C4C's 'Community Through Arts' Quilt Project Comes Together

(NOTE: THE 2018 SISTERS COUNTRY QUILT IS MAKING ITS DEBUT JULY 14 AT THE SISTERS OUTDOOR QUILT SHOW. IF YOU AREN'T ABLE TO SEE THE QUILT IN PERSON AT THE SHOW, YOU CAN LEARN MORE ABOUT THE QUILT AND READ ITS COMMENTS ON OUR SPECIAL PAGE DEDICATED TO THE QUILT, HERE.)

  The Sisters Country—Our Values, Our Vision—signature quilt that many of you helped create has moved into the quilting stage. During the past couple weeks, the quilt—which features more than 180 local sentiments—was sewn together. Seeing the squares brought together, each square with its own unique feel and message, has been very rewarding and exciting. The quilt offers such a nice metaphor for community. Thank you again to everyone who inked their values and visions—and even their sketches—onto the quilt. Special thanks to East of the Cascades Quilters and to generous materials suppliers, like Stichin' Post and Kathy Deggendorfer Designs. You all made this C4C “Community Through Arts” project possible. Stay tuned for updates, including an overview of themes that emerged as are residents contributed to this legacy textile art piece. And remember to look for the community quilt during the Sisters Outdoor Quilt Show—Saturday, July 14.

Click image above to enlarge.

Check Out Your New ‘Horizons'—the Visioning Project Website, Survey

Thank you, Sisters Country! 

You helped make Citizens4Community's recent visioning and quilt-signing booths a success. Special thanks to our volunteers and to Ray’s, Sisters Library and Suttle Tea for hosting these four events. Stay tuned for updates as the Community Values & Visioning Quilt comes colorfully alive and as C4C helps present a visioning event focusing on senior issues next month (April 25).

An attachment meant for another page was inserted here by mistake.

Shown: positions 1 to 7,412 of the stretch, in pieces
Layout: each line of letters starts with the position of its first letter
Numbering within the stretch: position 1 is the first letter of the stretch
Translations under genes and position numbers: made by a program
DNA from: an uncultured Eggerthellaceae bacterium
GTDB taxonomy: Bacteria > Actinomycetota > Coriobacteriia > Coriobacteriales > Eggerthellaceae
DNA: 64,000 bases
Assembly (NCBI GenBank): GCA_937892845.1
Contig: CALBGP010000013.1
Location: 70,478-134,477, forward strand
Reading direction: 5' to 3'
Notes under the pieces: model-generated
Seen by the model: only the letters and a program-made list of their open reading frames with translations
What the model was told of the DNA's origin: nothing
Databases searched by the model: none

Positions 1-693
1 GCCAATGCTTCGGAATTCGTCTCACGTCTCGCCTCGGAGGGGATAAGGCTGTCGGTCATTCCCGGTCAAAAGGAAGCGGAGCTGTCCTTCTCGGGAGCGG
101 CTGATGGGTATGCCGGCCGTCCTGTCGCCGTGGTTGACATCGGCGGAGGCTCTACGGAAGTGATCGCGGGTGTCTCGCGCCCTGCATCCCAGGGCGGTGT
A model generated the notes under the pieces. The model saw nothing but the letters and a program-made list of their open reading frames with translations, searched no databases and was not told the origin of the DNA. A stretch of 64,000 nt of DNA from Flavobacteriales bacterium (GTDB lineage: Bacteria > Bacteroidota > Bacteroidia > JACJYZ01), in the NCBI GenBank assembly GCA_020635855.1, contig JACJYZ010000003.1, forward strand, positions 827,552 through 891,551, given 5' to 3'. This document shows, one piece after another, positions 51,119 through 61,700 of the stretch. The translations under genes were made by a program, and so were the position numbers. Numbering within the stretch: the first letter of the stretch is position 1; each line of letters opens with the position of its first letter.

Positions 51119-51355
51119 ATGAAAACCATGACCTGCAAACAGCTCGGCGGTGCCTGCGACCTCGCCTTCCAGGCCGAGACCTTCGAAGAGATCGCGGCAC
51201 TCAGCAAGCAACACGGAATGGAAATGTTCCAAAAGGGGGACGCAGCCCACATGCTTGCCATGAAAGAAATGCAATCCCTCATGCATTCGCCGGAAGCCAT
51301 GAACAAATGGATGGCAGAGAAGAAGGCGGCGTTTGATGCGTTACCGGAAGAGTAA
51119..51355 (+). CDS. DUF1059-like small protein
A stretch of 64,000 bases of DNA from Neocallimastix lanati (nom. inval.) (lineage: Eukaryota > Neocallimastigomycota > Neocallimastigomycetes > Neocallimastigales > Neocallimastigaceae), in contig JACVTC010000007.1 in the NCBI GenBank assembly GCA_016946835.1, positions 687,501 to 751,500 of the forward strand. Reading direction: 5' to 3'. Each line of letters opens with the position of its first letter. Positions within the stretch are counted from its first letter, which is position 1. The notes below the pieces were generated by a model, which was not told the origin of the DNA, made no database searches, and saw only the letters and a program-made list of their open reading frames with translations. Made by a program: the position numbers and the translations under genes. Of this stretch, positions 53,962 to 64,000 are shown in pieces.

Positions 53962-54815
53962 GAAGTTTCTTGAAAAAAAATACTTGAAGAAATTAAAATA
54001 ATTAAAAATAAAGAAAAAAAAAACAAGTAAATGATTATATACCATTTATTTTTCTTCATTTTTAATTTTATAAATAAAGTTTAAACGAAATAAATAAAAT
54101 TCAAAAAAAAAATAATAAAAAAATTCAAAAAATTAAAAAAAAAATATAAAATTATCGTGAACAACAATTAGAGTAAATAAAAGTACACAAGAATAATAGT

In the meantime...

C4C is continuing to partner with the visioning project (i.e., Sisters Country Horizons). And here are the most recent developments... 

Horizons just rolled out some great new tools for you...AN OFFICIAL WEBSITE (www.sistershorizons.org) and an ONLINE SURVEY. The website features event calendars and a wealth of background information.

We encourage you to take the survey, get involved, and nudge friends and neighbors to do the same. Your input today will help determine what our community looks and feels like in the years to come. Will Sisters Country still have those things you love? Will it be a good place to: work, play, raise a family, and retire? 

As a bonus, when you complete the survey, you'll be entered in a drawing for a pair of $25 Chamber Bucks Certificates donated by the Sisters Country Chamber of Commerce. 

Thank you, and good luck on winning the Chamber Bucks!     —The C4C Team

C4C supports Sisters Country Horizons planning, outreach

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Citizens4Community is pleased to be helping with outreach efforts for the local visioning initiative—Sisters Country Horizons. This is an exciting time for our community. And it's a great time to engage, because conversations held during the next several months will impact local planning for years to come. We encourage you to participate in upcoming Horizons events; and we'll link to the project website when it goes live in a couple weeks. The following article offers details about the project.

Sisters Country initiative to capture the community voice, plan for the future